Dancing to the heart of the matter
By Sarah Kaufman
Thursday, Sept. 20, 2012
Going by the directive written in purple marker and taped to a wall, one rule governs this basement room in Northwest: NO BAD WORDS IN DANCE STUDIO.
Yet it’s laughable to think that swearing could even be an issue on a recent evening, when Dana Tai Soon Burgess is rehearsing the members of his dance company. Burgess, 44, is padding barefoot around the dancers, silently writing remarks in a spiral notebook. Tall, trim and broad-shouldered in a snug black T-shirt and black athletic shorts, he looks like a jock. A chic jock. But he projects the inner calm and concentration of a tai chi master.
Choreographers aren’t like painters or sculptors; they have to express themselves through other humans, and the frustrations of getting a group of people to do exactly what they want can fray the steadiest nerves. Burgess displays none of this. He speaks to his dancers — or rather, makes polite proposals — in a voice that’s just above a whisper. Yoga classes are more frenetic than this rehearsal. The high-ceilinged studio at Georgetown Day School High School has the soothing, almost somnolent vibe of a bodywork spa as Burgess watches his dancers, stopping them occasionally for brief, soft-spoken requests to, say, adjust the tension in their finger joints.
“Let your thought process move your epaulement,” he suggests, aiming to bring about more natural movement in the shoulders and neck.
But don’t let his gentleness fool you.
Three dancers are gliding through the subtle push-pull of his new piece called “Caverns,” which represents a woman’s fractured memories of love. At one point, Burgess asks one of the dancers to add a turn to her step. She doesn’t think she can do it.
“Oh, okay,” says Burgess, agreeably. (Or so it seems.) “That’s fine.”
And then, in the same even voice, as if he’d never heard her: “Can you try it with a turn?”
She does, and looks lovely. Burgess ends up with precisely the action he wanted, because underneath his low-key demeanor is a granite will.
It’s by virtue of that tenacity that his group, Dana Tai Soon Burgess & Company, wraps up its 20th-anniversary season with performances Friday, Saturday and Sunday at George Washington University’s Dorothy Betts Marvin Theatre. In the underfunded indie art of modern dance, here or elsewhere, few troupes can boast such longevity — especially given the prevailing climate change in the economy and in the arts, when constant money woes, unreliable audiences and the exhaustion of relentless responsibilities loom large.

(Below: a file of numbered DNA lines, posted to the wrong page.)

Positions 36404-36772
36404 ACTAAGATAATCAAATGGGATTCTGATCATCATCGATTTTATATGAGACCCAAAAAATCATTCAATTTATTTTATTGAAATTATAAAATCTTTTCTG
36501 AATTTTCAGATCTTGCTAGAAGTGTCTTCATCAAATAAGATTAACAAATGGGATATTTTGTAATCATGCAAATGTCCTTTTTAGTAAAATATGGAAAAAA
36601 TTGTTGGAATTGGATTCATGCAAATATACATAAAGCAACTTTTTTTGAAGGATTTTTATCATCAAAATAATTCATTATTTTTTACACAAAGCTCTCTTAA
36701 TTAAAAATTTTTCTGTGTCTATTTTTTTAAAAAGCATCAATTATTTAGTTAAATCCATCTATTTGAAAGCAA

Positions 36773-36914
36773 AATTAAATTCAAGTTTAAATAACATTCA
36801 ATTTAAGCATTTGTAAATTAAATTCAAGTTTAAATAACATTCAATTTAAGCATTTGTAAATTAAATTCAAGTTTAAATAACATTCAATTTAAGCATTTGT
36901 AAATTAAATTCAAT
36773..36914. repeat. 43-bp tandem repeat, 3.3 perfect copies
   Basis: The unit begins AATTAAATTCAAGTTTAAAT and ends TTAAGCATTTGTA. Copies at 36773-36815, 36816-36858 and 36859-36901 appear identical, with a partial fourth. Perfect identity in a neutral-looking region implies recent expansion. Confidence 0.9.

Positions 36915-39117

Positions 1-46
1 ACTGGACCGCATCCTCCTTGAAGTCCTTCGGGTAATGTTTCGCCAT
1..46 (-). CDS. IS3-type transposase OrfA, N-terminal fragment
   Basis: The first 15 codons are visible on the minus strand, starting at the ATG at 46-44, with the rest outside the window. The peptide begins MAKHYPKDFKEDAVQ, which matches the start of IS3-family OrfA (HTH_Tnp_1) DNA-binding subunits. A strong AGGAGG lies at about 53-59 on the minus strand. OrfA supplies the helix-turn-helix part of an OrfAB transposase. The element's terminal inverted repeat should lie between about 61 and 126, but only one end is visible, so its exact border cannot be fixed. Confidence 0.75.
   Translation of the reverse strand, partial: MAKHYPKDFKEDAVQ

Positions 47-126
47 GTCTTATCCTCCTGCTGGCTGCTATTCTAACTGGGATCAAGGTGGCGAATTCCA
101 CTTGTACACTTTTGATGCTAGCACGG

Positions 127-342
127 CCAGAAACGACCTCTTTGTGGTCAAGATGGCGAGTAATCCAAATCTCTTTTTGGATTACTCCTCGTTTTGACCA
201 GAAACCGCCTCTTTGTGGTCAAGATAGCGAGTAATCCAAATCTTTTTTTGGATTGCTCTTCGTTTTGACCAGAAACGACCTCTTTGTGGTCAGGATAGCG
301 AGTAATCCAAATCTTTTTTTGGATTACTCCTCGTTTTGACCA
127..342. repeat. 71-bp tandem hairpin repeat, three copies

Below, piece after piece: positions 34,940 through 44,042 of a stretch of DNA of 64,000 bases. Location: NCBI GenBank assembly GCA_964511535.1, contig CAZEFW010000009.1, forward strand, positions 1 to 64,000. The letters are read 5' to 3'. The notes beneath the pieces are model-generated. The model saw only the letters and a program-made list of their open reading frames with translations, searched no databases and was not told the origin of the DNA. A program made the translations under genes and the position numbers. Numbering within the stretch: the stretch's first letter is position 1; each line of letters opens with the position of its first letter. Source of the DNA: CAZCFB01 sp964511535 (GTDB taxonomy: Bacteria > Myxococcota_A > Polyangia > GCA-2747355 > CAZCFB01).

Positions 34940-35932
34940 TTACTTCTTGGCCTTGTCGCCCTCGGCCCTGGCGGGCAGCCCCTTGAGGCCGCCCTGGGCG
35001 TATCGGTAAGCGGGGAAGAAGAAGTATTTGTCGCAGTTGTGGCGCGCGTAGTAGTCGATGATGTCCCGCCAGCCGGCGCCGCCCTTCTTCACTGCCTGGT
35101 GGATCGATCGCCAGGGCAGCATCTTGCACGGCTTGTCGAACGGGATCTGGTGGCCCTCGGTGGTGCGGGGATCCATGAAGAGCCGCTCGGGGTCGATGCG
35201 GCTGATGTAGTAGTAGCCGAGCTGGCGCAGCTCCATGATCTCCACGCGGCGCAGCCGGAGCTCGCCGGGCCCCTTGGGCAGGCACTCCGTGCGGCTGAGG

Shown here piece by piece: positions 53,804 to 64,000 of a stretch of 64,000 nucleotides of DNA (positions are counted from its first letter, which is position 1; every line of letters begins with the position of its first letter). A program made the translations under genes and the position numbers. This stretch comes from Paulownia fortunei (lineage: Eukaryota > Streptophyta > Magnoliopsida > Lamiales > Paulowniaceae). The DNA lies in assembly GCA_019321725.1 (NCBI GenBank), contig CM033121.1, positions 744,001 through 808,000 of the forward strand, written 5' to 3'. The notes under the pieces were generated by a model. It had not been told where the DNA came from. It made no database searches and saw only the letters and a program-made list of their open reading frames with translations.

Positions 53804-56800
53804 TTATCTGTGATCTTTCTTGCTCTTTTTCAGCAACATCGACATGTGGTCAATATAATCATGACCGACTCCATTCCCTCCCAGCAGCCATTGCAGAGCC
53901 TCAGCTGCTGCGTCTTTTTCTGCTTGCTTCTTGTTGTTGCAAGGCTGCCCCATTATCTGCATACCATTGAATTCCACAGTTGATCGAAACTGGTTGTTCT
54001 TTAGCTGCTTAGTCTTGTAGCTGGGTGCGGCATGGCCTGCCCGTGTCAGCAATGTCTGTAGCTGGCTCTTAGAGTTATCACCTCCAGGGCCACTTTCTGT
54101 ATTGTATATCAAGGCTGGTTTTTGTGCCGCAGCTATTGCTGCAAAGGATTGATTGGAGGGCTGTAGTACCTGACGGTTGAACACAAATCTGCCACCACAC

In 1992, who would have believed Burgess would be successful? He launched his troupe in a recession, and spent most of the first year preparing for just one show. A Korean American who grew up in New Mexico, his artistic focus, then as now, centered on the stories and themes of the Asian experience. It is a limited niche, in other words, and one that doesn’t always offer happy tales. Burgess’s “Island” reflects on the internment of Chinese immigrants at the turn of the last century on Angel Island in San Francisco Bay. His “Tracings,” inspired by Korean immigration to America, is a meditation on melancholy and loss.
Another factor working against him — or so it might have seemed — is that much like his personality, Burgess’s style of choreography is restrained, small scale. He doesn’t do crowd-pleasing jumps and kicks. His brand of movement resembles black-inked brush strokes in space, set off by stillness and anticipation. The athleticism of reality-TV dance shows may be spilling over into concert dance, but not in Burgess’s corner. As the dance landscape has lost some of its more individualistic voices (Martha Graham, Merce Cunningham), and one small troupe can look much like any other small troupe, Burgess has kept steadfastly to his quiet, unique aesthetic.
Smart move. From his improbable beginning, Burgess can look back on a string of achievements. He is the chairman of George Washington University’s theater and dance department. He has developed his company into one of the area’s most protean and important arts organizations. Having attracted the attention of the State Department and the Smithsonian, he’s one of the few local artists to gain entry into official Washington.
Burgess’s company has traveled around the world, to Jordan in May and to Mongolia a year ago; past stops include Peru, Mexico, India and the Middle East. Many of these have been State Department-sponsored tours. In September 2013, he and his dancers will be featured in the National Portrait Gallery’s exhibit “Dancing the Dream,” where his portrait will hang in a gallery alongside modern-dance pioneers Isadora Duncan and Graham and contemporary masters Twyla Tharp and Mark Morris.
And he’ll have the run of the building for site-specific performances.
Burgess’s likeness already hangs in the museum; his is the first photo in a series of portraits by the Korean American artist CYJO as part of the “Asian American Portraits of Encounter” exhibit, on view through Oct. 14. It’s worth seeing to understand how a dancer, standing against a white wall like all the other subjects in the series, can project a palpable energy in two dimensions the way no one else can. All the photos depict interesting people, but Burgess’s tells you exactly who he is.